When you’re looking to buy a house, you want to use your money wisely. There are many associated costs that come with buying property, not to mention the actual price of the house itself. It’s understandable that home buyers want to minimise their outgoing costs and only pay for things that are absolutely essential.
If you’re weighing up whether it’s worth spending a couple of hundred dollars on a building inspection, here’s what you need to know.
You could avoid a terrible purchase
A building and pest inspection is one of the most valuable services when you’re looking to buy a house. When obtained before you purchase the property, the inspection can help you avoid having to pay hundreds of thousands of dollars if it reveals extensive damage, you were not aware of that would cost a fortune to repair. A termite infestation is just one reason potential buyers reconsider buying a home. If an inspector does discover termites, the report could help you avoid making a costly property purchase, one that could have been a waste of hundreds of thousands of dollars of your money.
A building and pest inspection can help you negotiate property price
A building and pest inspection can actually work in your favour. If it reveals significant damage or a pest problem, then you may, depending on your situation, be able to re-negotiate on the asking price of the house. You could save thousands of dollars off the asking price with the leverage of a building report. Director of Rapid Building Inspections, Daniel Watts, says “We’ve had many clients thank us for our reports, as the issues we have identified have allowed them to negotiate up to tens of thousands of dollars off the price of a house.”
But how exactly do you use a building and pest inspection to negotiate on price? Here are the most important questions to ask yourself
1. Is there major damage?If you want to negotiate the price of the property, it’s best to have some understanding of how property value is calculated. Every home that isn’t brand new will have wear and tear from the previous tenant. You should take into account how severe that damage is. For example, a cupboard that has come off its hinge is a defect, but it’s a very easy fix.Examples of potentially major issues include things like:
- a termite infestation
- significant cracks or damage to the concrete stumps that support the house
- severe rusting to the roofing
- unauthorised building work
- water penetration and rising damp
- cracks to kitchen tiles, outdoor tiling, or roofing
- cracked windows, dents in screen doors or garage doors
- leaking taps
- areas of rust
- damage to the fence
- stiff doors and windows that don’t open easily
- chips or cracks in the porcelain of the toilet or bath
2. Is there minor damage?If you find any of these issues in the house you want to buy, you could negotiate a reduction based on the cost for repair. It’s a good idea to get a quote from a builder or relevant repairer and use this amount to negotiate with the seller. It may not be a saving overall, as you will still have to follow through on repairs, but it could allow you to avoid doubling up on costs by paying full price for the house.Some minor damages you might want to look out for include:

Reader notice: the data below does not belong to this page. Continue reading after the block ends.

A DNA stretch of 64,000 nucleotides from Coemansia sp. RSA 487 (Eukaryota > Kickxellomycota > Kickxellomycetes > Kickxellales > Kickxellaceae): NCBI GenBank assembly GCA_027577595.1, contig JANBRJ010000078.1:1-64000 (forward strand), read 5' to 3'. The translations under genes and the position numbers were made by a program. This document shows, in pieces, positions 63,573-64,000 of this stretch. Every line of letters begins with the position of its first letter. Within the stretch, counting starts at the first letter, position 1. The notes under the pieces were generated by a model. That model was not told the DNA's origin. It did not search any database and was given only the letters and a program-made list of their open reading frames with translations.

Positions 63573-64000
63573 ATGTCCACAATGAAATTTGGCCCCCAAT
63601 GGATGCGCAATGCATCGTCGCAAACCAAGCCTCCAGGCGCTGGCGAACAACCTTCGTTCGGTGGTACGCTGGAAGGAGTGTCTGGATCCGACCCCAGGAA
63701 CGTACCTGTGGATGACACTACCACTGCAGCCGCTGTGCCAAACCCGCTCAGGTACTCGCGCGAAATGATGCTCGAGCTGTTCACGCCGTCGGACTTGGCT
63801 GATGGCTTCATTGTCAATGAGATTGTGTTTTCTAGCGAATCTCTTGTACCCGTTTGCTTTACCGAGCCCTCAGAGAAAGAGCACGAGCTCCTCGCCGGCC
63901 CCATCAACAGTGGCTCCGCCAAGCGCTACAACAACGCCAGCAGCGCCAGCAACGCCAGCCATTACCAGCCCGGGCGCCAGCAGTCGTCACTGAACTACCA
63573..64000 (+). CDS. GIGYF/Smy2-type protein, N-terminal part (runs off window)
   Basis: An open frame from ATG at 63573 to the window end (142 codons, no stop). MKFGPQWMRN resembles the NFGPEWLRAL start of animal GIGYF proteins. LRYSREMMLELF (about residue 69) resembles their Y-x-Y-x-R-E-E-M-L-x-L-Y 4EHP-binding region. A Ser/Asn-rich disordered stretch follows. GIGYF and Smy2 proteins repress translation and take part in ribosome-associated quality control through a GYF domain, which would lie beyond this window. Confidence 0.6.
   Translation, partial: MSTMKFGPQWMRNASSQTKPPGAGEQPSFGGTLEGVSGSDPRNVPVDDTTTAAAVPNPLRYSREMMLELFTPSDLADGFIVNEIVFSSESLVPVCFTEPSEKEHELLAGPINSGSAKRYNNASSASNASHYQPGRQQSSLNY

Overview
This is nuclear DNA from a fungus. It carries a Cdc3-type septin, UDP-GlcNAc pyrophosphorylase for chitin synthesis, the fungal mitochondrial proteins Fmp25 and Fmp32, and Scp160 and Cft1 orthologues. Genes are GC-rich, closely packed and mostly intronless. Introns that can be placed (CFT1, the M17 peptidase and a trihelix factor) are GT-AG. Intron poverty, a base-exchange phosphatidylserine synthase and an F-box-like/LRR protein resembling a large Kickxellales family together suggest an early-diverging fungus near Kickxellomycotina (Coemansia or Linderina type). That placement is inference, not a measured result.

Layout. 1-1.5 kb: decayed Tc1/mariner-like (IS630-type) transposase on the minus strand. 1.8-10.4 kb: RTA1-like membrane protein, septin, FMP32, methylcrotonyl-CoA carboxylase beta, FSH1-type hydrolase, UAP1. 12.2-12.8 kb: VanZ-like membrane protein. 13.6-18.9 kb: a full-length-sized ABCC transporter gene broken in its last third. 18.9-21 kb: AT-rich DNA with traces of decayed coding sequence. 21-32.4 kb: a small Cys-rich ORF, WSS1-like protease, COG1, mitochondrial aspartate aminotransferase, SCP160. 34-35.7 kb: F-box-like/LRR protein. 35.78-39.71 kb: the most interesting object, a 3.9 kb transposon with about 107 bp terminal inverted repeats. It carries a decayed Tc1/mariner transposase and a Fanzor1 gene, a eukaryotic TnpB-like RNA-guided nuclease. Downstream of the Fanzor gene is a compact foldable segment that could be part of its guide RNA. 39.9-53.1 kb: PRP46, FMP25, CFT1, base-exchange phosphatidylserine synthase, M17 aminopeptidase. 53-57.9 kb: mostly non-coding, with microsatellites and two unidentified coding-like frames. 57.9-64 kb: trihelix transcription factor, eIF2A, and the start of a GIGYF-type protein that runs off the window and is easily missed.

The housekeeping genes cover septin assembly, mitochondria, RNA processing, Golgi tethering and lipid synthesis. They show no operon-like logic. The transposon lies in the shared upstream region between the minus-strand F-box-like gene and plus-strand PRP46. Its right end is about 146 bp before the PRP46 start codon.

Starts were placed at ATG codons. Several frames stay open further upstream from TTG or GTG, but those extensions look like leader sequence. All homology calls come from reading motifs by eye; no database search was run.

- Paint blemishes
- Damaged internal door handles
- Cracked or scuffed floor tiles in living areas
- Door and windows that don’t operate smoothly
- Missing light fittings
- Internal doors jamming
- Minor settlement cracking to walls
3. What is your purpose for buying?Investors who plan significant renovations can sometimes secure a great deal on a damaged property. Serious issues like a termite infestation could work in your favour if you’re planning to tear it down and build something new. The seller doesn’t have to be aware of your plans, and you can potentially negotiate thousands of dollars off the asking price. Major issues with the concrete stumps could also help you to save a significant amount. The seller might not have many options if their property is unsound, and this could translate to major savings for you.
4. How many offers does the seller have?To negotiate a better price on a property is just that, a negotiation. It takes some insight and skill to ask for a reduced price without overplaying your hand. One of the things that can help your negotiate the price is to gauge how many offers the seller has received. If you’re attending an open home inspection, ask yourself – how many other people were there? Did many people talk to the real estate agent in depth? Does it seem to be a popular property in a good area at a reasonable asking price?If you’re competing with too many other buyers, then your negotiations could be weakened. If you push too hard for a price reduction, then the seller may simply move onto the next applicant. On the other hand, if the seller doesn’t seem to have any other offers, you could be in a better place to start a conversation about the condition of the house and to place your counter-offer.
5. Is the seller in a hurry?Similarly, the timeline of the seller may also inform how willing they are to negotiate. Often a seller has bought a new house and is selling their current property. If their timeline is more pressing, they may be incentivised to close the sale as soon as possible. Leaving their home on the market as they move into their new property might be a costly position for them to be in. You may find that they are happy to accept an adjusted price just to deal with the situation quickly.While you can use this information to determine your negotiating power, one of the key things you’ll need to get started is a building and pest inspection. Use the inspection report to assess the property and then negotiate on price wherever you can.
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